2. Our mission is to help angels.  We know there are lots of people in the valley who have the financial capability to make investments in early-stage private companies.  But most don’t do so.  We want to help these people learn how to make these types of investments using current best practices. We do this by organizing angel funds and through our education program.   To the extent we spend our time mentoring entrepreneurs, we have less time to help our existing and prospective angels.

3. Mentoring by investors can be problematic.  Sometimes our angels work with pre-funding entrepreneurs, only to later turn them down when they apply for funding.  Naturally this can confuse the entrepreneurs and not infrequently causes anger. 

The BAA is modifying its business processes to match this change in strategy.  Here’s how the new model will work.

1.  Train those organizations that support entrepreneurs.  On July 31 we are holding a training session for service providers that are interested in assisting entrepreneurs who may seek funding from local angels including our funds.  If you are a service provider and would like to attend, please let the BAA know by sending an email to

2. Refer entrepreneurs to the service providers.  Our web site will be changed to encourage potential applicants to first seek the counsel of one of the local service providers.  Of course, entrepreneurs may apply directly to us without seeking such counsel, but our experience is many who do so file not well thought-through applications and rarely receive funding.

3. Encourage service providers to serve as an advocate for the entrepreneurs.  If a service provider is working with an applicant for funding, the service provider will be invited to attend our screening meetings with the entrepreneur.  In this manner, the service provider will serve as another set of eyes and ears for the entrepreneur as we engage with them.

Interested service providers and entrepreneurs can learn more about the process from our web site:

Disclosure: I am past-president of the Boise Angel Alliance, a principle in Loon Creek Capital that provides administrative services to the Boise Angel Alliance and its funds, and am an investor in all three angel funds.

Mainstreet Businesses -- Kelli Soll and Global Service Partnerships

I have been remiss in keeping my blog up to date. This blog re-posts articles I write for the Business Insider at the Idaho Statesman.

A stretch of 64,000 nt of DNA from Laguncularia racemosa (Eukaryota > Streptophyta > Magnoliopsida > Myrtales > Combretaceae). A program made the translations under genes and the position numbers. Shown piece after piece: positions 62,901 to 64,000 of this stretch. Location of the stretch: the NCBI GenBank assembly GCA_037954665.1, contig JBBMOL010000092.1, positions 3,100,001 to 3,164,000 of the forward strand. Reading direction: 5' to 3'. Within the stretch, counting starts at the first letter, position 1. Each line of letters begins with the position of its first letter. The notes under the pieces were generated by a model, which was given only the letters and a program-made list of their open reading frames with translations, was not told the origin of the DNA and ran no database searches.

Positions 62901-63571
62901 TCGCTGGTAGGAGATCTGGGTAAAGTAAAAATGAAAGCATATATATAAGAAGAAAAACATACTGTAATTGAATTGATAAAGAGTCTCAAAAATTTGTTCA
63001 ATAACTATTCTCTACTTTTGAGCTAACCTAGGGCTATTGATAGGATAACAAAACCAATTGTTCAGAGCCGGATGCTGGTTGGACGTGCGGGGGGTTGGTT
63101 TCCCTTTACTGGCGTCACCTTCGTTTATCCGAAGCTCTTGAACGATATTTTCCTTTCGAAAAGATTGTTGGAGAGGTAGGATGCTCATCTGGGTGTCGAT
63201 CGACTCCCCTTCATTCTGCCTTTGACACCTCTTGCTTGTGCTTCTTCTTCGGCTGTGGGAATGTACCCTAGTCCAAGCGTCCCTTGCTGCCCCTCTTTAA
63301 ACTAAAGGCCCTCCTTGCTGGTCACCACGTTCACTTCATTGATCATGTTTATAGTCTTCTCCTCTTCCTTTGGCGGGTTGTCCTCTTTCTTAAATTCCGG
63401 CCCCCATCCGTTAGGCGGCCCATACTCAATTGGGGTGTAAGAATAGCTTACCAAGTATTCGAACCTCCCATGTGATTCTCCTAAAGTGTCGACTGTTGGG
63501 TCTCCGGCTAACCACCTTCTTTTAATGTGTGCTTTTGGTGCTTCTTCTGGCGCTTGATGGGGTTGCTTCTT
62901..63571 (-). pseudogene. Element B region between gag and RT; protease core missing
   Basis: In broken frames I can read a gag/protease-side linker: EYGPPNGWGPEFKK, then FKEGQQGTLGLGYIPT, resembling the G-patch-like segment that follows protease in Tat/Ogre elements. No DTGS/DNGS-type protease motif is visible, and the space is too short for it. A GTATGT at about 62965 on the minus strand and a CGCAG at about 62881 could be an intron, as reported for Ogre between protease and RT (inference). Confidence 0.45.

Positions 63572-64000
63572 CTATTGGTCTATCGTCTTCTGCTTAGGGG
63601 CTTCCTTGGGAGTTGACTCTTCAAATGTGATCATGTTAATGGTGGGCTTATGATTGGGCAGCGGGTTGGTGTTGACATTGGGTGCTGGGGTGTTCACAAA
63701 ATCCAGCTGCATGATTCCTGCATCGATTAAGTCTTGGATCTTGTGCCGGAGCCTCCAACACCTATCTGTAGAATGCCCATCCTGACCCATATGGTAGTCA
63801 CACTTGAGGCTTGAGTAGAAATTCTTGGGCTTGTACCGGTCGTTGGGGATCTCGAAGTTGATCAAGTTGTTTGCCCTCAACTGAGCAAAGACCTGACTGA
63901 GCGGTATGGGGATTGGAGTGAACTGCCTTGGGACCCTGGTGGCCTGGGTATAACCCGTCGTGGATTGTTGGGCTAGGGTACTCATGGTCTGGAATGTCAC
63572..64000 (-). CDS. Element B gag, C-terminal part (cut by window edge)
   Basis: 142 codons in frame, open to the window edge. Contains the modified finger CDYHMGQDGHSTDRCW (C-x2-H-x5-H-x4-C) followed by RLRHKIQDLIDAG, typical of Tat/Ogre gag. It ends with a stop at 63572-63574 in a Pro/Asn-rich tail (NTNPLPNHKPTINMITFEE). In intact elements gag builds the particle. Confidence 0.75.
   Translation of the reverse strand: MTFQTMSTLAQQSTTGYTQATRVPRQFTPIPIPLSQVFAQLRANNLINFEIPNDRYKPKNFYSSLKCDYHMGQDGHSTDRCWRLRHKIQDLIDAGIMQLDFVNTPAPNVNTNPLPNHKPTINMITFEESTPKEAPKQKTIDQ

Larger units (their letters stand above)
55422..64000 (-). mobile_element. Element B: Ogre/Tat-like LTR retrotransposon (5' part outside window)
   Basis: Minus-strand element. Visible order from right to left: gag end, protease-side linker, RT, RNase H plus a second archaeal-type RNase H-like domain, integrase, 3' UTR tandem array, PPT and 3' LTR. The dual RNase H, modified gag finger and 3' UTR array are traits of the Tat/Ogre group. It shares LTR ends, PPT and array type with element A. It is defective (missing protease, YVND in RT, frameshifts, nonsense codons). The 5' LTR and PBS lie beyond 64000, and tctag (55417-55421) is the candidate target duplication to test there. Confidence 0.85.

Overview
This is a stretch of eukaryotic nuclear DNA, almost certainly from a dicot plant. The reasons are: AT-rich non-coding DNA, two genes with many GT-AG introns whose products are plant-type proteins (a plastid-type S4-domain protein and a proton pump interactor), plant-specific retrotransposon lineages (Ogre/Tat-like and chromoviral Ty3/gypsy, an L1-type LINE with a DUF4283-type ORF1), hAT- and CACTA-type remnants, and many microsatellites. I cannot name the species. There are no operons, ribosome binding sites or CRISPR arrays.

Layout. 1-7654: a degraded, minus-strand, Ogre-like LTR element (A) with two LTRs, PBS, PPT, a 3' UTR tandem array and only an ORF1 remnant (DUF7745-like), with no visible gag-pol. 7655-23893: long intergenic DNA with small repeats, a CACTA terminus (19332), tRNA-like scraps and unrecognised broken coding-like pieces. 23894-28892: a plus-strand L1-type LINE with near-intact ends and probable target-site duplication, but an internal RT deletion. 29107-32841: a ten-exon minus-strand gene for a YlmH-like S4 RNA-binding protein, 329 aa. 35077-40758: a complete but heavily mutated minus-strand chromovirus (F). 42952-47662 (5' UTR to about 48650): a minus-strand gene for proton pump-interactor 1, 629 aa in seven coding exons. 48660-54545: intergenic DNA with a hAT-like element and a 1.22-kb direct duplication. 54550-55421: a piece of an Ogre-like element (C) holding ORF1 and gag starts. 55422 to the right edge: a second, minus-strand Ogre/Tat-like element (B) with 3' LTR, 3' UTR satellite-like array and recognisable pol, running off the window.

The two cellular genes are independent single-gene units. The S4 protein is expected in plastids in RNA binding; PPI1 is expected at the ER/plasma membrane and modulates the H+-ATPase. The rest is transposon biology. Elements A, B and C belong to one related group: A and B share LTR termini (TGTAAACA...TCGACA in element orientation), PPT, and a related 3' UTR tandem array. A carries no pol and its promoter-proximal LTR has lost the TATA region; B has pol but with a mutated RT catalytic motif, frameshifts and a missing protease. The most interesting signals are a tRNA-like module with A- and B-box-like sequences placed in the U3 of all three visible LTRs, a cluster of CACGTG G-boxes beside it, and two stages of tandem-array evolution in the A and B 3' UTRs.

Here's the May, 2014 article about Venture College entrepreneur Kelli Soll, and her business Global Service Partnerships

Not everyone wants to start and build a business with investors, high growth and an exit. Some prefer to simply work for themselves.  We call these businesses Main Street or Lifestyle businesses.  Lean startup principles apply to starting a Main Street business as well as to scalable businesses attractive to angel investors.
Venture College entrepreneur Kelli Soll, a partner in Global Service Partnerships (GSP) is an example of the application of lean startup principles to a Main Street business. Kelli and her partner had a vision that they could somehow create a business in Idaho that would deliver value to people here and at the same time attack a literacy problem in Belize.  They wanted to create a profit making social venture that would enable them to earn a living while impacting this social problem in Belize.  How do you do that?
They began by proposing service learning trips to high school students.  Kelli interviewed 90 high school students and educators.  She learned they would love to go to Belize, but there was a problem.  High school students don’t have the money to go. So she had to pivot.  That is she had to find a customer for whom such a trip would provide value and who could and would pay.
She spent 50 hours talking with parents. She learned they might be willing to pay to send their children to Belize, but only if she could assure the parents their children would be safe.  Pivot number two.  She needed to redefine her relationship with her customers. This wasn’t just a commercial transaction; she needed to develop a very personal relationship with her customers to gain their confidence.